Businessman and presidential candidate Donald Trump lashed out at Pope Francis on Thursday evening, calling the pontiff “a very political person” and accusing him of being coopted by the Mexican government to support immigrants.
In an interview with Fox Business Network, Trump was asked about Pope Francis’ visit to Mexico, where he intends pray with undocumented immigrants and immigration activists and celebrate Mass along the U.S.-Mexico.
“The pope is a very political person,” Trump said. “I think he doesn’t understand the problems our country has. I don’t think he understands the danger of the open border that we have with Mexico.”
Trump then implied that the Mexican government forced the Holy Father to take a stand on immigration.
I think Mexico got him to do it.
“I think Mexico got him to do it because Mexico wants to keep the border just the way it is because they’re making a fortune and we’re losing,” Trump said.
In reality, Francis, who is from Argentina, has been an outspoken advocate for immigrants rights throughout his papacy. He has condemned anti-immigrant hatred, surprised 2,000 immigrants living in a shelter with Christmas presents in 2013, and his first visit outside of the Vatican as pope was to Lampedusa, a Mediterranean island that harbors North African migrants traveling to Europe. He also sent a personal letter to a group of Arizona teens volunteering to help immigrants in the United States and thanked them for their work.
And while Trump famously opposes allowing Syrian refugees — and Muslims in general — to enter the United States, last year Pope Francis called on every Catholic parish in Europe to take in a Syrian family seeking asylum, and even said that churches who refuse should be required to pay property taxes because he does not see them as genuinely religious.
This isn’t the first time Tump has criticized the pope, whom the real estate mogul also says he “likes.” When Francis visited the United States last summer, Trump told CNN that if the pontiff ever spoke with him about the dangers of capitalism, he would reply — inexplicably — by saying “ISIS wants to get you. ISIS wants to invade the Vatican.”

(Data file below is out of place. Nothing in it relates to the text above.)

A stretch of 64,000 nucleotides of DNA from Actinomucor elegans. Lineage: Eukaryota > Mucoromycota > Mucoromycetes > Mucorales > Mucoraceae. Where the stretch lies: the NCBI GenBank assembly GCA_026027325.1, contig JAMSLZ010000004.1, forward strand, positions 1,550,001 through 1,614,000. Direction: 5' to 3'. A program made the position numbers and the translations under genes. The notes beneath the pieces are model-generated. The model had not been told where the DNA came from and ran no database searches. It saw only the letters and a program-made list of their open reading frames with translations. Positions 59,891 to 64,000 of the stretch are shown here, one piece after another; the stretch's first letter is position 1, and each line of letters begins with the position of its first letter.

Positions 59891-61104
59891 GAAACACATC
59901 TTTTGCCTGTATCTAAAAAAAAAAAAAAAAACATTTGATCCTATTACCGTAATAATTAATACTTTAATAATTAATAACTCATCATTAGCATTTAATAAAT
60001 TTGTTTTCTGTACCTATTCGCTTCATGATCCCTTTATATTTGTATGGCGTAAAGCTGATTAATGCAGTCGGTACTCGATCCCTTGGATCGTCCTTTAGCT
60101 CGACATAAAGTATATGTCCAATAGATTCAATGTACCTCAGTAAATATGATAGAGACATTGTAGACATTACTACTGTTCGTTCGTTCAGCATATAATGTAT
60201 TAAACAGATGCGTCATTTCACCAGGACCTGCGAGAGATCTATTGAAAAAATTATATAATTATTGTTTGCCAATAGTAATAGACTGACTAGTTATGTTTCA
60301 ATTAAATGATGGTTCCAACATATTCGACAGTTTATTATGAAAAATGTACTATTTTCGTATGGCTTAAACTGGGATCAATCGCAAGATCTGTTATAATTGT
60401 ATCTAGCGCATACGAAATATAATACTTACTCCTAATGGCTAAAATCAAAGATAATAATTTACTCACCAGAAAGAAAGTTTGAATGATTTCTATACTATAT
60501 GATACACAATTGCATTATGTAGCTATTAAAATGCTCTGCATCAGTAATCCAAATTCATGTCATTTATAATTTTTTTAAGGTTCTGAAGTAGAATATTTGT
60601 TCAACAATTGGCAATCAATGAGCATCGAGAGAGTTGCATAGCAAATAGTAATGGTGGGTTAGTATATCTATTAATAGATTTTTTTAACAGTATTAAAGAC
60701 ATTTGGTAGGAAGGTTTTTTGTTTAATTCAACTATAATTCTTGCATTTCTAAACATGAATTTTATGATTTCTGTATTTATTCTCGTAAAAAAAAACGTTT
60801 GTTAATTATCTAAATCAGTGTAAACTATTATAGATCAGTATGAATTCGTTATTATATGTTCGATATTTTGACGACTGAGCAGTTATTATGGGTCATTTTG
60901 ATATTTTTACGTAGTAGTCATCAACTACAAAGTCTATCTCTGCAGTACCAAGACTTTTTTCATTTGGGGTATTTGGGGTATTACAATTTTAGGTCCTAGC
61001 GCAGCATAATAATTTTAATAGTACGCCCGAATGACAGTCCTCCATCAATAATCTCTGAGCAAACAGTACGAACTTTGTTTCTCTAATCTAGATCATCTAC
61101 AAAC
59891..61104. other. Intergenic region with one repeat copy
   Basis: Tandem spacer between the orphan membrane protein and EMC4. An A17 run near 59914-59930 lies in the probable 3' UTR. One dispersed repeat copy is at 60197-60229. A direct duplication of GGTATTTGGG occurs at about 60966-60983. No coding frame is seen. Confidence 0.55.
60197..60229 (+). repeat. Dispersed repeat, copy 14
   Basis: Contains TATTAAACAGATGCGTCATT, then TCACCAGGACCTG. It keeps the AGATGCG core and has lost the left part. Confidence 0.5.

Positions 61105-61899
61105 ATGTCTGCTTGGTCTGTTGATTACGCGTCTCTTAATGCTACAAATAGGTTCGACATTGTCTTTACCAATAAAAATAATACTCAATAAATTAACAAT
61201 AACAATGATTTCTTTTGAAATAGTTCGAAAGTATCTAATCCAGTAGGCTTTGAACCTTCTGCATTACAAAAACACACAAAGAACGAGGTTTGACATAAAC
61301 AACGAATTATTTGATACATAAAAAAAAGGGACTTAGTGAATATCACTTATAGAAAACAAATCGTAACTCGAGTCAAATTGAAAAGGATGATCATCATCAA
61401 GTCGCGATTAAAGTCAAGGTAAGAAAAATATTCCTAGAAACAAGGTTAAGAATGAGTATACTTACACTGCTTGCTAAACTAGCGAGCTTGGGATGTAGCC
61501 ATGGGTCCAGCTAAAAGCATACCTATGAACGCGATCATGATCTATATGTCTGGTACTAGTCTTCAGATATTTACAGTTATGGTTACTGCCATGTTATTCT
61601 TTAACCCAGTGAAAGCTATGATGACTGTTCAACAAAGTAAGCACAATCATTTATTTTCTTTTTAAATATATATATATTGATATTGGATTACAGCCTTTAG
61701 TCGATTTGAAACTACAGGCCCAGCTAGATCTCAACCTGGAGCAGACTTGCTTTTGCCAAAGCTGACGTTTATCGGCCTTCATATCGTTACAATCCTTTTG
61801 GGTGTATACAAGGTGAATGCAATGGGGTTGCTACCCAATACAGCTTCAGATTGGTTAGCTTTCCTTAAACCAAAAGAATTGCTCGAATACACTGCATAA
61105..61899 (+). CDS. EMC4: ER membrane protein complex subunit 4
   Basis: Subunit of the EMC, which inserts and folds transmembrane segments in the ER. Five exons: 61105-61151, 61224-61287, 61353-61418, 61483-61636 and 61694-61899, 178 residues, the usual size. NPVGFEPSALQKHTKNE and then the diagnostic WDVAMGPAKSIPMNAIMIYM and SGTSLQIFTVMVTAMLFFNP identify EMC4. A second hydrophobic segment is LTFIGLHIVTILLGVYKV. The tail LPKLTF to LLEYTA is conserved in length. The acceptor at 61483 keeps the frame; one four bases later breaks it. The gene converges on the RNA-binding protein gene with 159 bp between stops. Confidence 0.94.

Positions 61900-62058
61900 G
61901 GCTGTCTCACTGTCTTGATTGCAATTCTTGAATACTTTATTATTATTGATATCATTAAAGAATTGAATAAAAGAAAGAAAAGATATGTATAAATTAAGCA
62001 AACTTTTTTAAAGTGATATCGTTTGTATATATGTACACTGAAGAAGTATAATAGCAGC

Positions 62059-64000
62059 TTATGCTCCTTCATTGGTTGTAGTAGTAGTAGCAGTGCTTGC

Trump, who claims to be Presbyterian but is not an active member of any church (Presbyterian or otherwise), has repeatedly faced missteps when it comes to religion throughout his campaign for president. He has flubbed attempts to explain communion, told reporters he does not ask God for forgiveness because he doesn’t believe he’s making mistakes, has been unable to name his favorite Bible verse, and evoked laughter when speaking to a group of evangelicals by mistakenly referring to what is often called Second Corinthians as “two Corinthians.” Trump later blamed the Corinthians mistake on Tony Perkins, saying the leader of the Religious Right wrote the number two on his speech (Trump was apparently unaware that the book is almost always written “2 Corinthians,” but referred to differently).
Trump has also had trouble comprehending basic aspects of Christian liturgy. When he mistakenly sat through a Presbyterian service in Iowa that included a sermon about welcoming immigrants and refugees, Trump told reporters he assumed the church chose the Bible verses to coincide with his visit, apparently unaware that scripture passages for Presbyterian worship are decided years in advance. And when he visited another church the next Sunday, Trump almost put money into the communion plate, mistaking it for an offering plate.
Despite his spiritual slips, Trump does enjoy robust support from a certain subset of evangelicals: the ones that don’t go to church that often.